that measures temperature, icing and wind speed, which could help to increase the weather information available to GA pilots in the cockpit. Nor'easters are created when cold air from Canada collides
with warm air over the Atlantic, and they cause severe flooding and beach erosion, dump snow and ice, create hazards for ships and aircraft, and affect the weather in Europe.
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In Florida, two 911 calls from the witness of a plane crash near the Venice airport somehow failed to initiate a search, and the wreck was not found by rescue/recovery crews till 19 hours later. Cindy
Toepfer first called 911 immediately after the crash and "was first referred to an 800 number for the Domestic Air Interdiction Coordination Center in Riverside, Calif.," according to the Herald
Tribune. When her call to California for the crash she witnessed in Florida failed, Toepfer called 911 again, motivating the dispatcher to call Sarasota-Bradenton International Airport; no inquiries
were made in the Venice area. FAA spokesman Chris White told the Tribune, "Local jurisdictions make up their own requirements" on notifying the FAA. Two pilots died in the Cessna 150.
A Bonanza crashed Thursday evening into a Farmington, N.M., police station, about 400 yards from the runway at Four Corners Regional Airport. The pilot suffered serious injuries, but nobody in
the building was hurt. Ten inmates were transferred to another facility. The pilot, a student in Mesa Airlines' training program, had been cleared to land. The Bonanza was recovered from the roof of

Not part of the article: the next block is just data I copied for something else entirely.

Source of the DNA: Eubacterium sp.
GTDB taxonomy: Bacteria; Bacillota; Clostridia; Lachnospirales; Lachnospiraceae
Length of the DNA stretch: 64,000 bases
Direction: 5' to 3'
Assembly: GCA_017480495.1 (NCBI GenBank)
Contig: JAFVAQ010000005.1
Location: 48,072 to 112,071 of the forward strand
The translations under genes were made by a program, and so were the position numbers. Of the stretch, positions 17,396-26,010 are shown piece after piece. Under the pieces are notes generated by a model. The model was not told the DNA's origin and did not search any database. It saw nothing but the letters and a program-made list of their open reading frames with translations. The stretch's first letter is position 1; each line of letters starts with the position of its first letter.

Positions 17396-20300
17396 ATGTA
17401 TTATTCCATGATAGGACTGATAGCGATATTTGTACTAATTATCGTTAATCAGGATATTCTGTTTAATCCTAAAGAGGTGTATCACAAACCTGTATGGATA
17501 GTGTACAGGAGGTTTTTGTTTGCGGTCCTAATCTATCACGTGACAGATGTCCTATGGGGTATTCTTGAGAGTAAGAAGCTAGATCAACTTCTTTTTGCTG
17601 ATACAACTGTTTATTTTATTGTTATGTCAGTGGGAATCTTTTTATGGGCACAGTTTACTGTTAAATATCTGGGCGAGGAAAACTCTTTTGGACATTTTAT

the building, and appeared "remarkably intact," according to a local news report...
In Bangkok, Thailand, on Saturday, 672 skydivers from 42 countries jumped from six C-130s at 7,000 feet, setting a world record for a mass jump...
Jamail Larkins launched Saturday from Lakeland, Fla., to start a nationwide "barnstorming" tour to inspire Young
An archive of WWII aerial photos that went online last week had to shut down due to overwhelming demand. The site's authors are redesigning it,
and it may be up and running this week...
The FAA will hold a public meeting March 3-4 at Washington Dulles Airport to discuss the pending Notices of Proposed Rulemaking regarding wing spars in Cessna 400 series aircraft...
Adventurer Gus McLeod is in Florida en route to South America on his second attempt to cross both poles in his Firefly...
The Senate on Thursday passed an omnibus spending bill, including FAA funding, and on Friday President Bush signed it.
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The Pilot's Lounge #70: Do Humans Create Those Written Tests?
Every pilot has taken them -- and most have noticed strange or at least confusing questions on those FAA Knowledge Tests. Sometimes it seems like nobody official has even looked at those questions in
decades to decide if the questions are relevant. AVweb's Rick Durden met the folks who actually are updating those old tests.
Reader mail this week about FSS privatization, the state of GA, some potential problems with Sport Pilot and more.
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Tower: Skyhawk xxx follow Baron on four mile final for 17L.
Skyhawk: Baron in sight.
a little later...
Tower: Skyhawk you're 10 knots faster than the Baron. Slow down.
Skyhawk: Yeeha!!! (Followed by hysterical laughter.)
Tower: Right ... not something you hear every day.
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YOU EVER WONDERED WHY SOME PILOTS ALWAYS SEEM TO HAVE IT TOGETHER?
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Let's all be careful out there, okay?